above picture : partially-buried remains of at least 2 vultures, in a plastic bag. Courtesy of El Sekano: LINK

And we find this relation in the other blog, BARRACUDA:

Quote (translated from Spanish) :

Last week "el Sekano" and "Barracuda" found 19 dead griffon vultures under the 11 wind turbines that seem to correspond to the so-called "Serreta extension" in the municipality of Rueda de Jalón (province of Zaragoza, Spain). They would belong, therefore, to the Molinos del Ebro company, of the SAMCA group that is owned by the Luengo family, which has various windfarms in the area and is very much involved in the exploitation of mines in the region of Teruel.

The carcasses were not in the same state of decomposition. Some were very recent - a few days - and others had been there for several months. The facts were brought to the knowledge of the Department of the Environment of the Aragon government and a request was made to bring immediately the windfarm to a permanent halt, and to put a moratorium on the further installation of windfarms in Aragon. This onslaught against biodiversity, and this slaughter, cannot be permitted. We shall keep informing.

PHOTO Griffon vulture, victim of machine Nº 58

According to recorded data, the Extension of the La Serreta windfarm was authorized March 6th, 2001 and has 38 machines with a total capacity of 25.1 MW; all of which was added to the original windfarm of 24.4 MW which was authorized march 30th 1999."


Here is now the literal translation from the post appearing here:

Quote :

The reasons for which wind turbines take down bats and birds, and for which the blades hit them do not seem to be clear. I will outline here a possible cause, which is the high speed at the tip of the blades, which can act as knives.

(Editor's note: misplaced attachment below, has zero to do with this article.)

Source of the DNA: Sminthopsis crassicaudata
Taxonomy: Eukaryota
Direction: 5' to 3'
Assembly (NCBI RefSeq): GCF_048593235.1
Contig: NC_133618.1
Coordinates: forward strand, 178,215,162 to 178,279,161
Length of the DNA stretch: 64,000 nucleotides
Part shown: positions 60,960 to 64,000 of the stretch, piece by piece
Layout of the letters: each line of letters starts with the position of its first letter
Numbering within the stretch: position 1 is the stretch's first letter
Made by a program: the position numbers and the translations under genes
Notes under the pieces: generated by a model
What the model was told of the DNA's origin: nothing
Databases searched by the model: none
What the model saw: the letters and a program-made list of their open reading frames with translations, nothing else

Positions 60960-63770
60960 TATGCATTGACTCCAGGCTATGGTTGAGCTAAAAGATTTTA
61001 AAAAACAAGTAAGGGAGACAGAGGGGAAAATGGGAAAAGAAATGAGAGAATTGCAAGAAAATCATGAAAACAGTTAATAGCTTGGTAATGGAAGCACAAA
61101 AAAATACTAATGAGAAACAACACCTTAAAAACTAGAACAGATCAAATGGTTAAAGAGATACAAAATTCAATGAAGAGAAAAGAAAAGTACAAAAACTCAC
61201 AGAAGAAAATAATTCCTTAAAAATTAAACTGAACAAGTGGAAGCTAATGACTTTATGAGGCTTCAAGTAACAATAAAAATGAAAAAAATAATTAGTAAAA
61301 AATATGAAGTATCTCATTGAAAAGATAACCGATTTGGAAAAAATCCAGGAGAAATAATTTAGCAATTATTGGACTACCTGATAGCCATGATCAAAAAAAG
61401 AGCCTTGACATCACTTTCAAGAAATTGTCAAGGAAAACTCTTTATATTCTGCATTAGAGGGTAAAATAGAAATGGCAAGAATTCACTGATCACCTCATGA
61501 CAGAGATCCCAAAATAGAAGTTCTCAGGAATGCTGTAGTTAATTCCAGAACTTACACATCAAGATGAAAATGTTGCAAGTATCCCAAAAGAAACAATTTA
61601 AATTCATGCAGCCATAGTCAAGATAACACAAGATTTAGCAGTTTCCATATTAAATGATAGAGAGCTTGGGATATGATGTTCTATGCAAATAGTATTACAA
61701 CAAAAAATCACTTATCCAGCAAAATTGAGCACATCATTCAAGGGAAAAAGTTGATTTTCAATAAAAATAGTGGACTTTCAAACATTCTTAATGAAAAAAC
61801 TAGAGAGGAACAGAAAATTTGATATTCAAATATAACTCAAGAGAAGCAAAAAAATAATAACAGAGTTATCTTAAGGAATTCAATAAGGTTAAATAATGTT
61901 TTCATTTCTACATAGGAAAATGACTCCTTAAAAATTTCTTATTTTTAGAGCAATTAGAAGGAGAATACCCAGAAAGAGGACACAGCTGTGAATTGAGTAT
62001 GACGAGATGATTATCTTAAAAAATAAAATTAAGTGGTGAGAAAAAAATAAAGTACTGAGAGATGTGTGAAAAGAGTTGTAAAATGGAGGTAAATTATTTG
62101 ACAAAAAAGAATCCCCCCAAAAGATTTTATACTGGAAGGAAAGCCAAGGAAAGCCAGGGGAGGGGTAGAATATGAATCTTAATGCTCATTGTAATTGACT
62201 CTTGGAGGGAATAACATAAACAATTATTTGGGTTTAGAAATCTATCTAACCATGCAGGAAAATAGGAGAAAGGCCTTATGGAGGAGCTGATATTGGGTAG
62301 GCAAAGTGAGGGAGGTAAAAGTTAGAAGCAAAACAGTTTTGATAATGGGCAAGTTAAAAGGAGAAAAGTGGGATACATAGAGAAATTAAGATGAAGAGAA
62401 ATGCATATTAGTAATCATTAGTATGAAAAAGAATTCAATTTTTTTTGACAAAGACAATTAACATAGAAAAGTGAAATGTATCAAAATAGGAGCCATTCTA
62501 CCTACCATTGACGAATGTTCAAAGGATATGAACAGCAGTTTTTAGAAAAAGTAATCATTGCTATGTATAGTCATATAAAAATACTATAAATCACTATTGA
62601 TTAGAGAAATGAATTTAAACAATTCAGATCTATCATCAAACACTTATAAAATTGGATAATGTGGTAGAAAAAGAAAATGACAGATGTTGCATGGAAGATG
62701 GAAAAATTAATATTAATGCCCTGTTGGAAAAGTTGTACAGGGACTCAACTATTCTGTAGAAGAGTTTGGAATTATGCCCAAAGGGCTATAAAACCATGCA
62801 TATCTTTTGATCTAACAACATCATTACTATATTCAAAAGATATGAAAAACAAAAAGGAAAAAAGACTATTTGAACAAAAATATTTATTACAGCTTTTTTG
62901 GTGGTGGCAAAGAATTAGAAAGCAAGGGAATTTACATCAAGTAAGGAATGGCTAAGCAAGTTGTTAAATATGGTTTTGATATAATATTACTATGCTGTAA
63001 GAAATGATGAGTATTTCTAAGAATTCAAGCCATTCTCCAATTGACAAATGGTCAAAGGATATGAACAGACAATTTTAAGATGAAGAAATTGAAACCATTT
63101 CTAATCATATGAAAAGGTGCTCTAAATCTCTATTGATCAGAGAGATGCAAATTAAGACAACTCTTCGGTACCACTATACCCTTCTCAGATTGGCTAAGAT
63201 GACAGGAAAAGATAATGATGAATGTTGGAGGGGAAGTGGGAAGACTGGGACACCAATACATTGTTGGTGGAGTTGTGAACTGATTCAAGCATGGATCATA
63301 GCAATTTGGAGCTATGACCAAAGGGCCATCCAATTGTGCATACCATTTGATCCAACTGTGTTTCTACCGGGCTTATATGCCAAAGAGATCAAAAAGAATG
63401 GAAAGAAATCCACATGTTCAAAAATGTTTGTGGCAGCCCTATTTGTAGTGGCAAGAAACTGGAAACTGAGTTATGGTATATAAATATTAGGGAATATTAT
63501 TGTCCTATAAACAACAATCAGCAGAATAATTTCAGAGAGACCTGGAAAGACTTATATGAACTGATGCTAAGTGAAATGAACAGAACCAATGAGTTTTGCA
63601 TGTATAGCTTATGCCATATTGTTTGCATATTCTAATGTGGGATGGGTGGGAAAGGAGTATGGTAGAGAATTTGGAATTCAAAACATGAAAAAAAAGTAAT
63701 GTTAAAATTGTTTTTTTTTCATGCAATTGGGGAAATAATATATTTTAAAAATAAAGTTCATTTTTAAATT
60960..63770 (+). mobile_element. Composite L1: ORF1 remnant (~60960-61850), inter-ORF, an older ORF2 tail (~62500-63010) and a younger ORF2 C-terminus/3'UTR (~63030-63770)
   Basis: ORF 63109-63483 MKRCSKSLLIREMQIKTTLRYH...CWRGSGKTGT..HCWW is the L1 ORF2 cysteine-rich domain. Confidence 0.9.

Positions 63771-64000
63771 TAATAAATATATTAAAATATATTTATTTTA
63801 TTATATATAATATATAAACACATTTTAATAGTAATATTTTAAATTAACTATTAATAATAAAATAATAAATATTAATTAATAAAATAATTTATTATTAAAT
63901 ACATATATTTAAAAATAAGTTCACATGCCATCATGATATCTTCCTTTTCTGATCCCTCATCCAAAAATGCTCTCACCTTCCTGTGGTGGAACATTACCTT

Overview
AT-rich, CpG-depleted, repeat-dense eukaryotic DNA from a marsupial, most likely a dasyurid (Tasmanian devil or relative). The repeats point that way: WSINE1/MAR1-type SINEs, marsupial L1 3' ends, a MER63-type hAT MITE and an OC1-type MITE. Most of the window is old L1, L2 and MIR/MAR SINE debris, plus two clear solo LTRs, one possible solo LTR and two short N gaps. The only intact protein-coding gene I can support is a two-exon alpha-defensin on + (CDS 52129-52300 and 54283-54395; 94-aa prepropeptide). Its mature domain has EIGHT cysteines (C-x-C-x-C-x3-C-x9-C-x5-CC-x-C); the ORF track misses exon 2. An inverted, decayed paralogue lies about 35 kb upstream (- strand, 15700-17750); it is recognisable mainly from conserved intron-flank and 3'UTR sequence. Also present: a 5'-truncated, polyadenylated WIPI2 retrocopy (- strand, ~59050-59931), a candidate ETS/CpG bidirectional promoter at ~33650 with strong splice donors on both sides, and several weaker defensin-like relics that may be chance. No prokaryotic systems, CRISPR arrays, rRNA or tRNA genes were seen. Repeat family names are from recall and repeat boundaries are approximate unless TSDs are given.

I calculate below the linear speed of the blade tips of some modern wind turbines recently put up in Belchite (province of Zaragoza) and whose details are published in the magazine Noticias del Viento (Wind News), Nº 14, edited by the Asociación de Promotores de Energía Eólica de Aragón (Wind Energy Association of Aragon).

Belchite windfarm
Model: Vestas V82
Unit Capacity: 1650kW
Diameter: 82m (R = 41m each blade)
Speed (n): 14,4 rpm

I apply this formula: v = 2 pi R n 60/ 1000 = 222,6 km/h

I estimate that this speed may be deemed very high, and the flying animals find themselves unable to foresee it and to take it into consideration. Since many birds die on our roads, killed by automobiles whose speeds are around 100 km/h, and which they are unable to avoid, if we double the speed it is not surprising that vultures, swifts and larks would die, hacked by the arms of the turbines.

At any rate, mortality data on flying vertebrates show that it is very high, and that it is constant, which would indicate a permanent onslaught against biodiversity and clearly shows that the wind energy being installed is very aggressive an unsustainable, which means that alternatives have to be found.

(imagen omitida)

Foto: carcass of a griffon vulture in the Pedrola windfarm (province of Zaragoza, Aragon).

However, since mortality in Aragon is actually occurring with wind turbines of less capacity, which are mainly 660Kw, I include below the linear speed at the tip of the blades calculated for this type of machines in accordance with data provided by their manufacturers.

Wind turbine MADE AE46/I 660kW
Diameter: 46m
Revolutions: 17 to 25.5 rpm

Speed = 147 a 221 km/h

Wind turbine MADE AE52 800kW
Diameter: 52m
Revolutions: 12.8 to 25.71 rpm

Speed = 125 to 252 km/h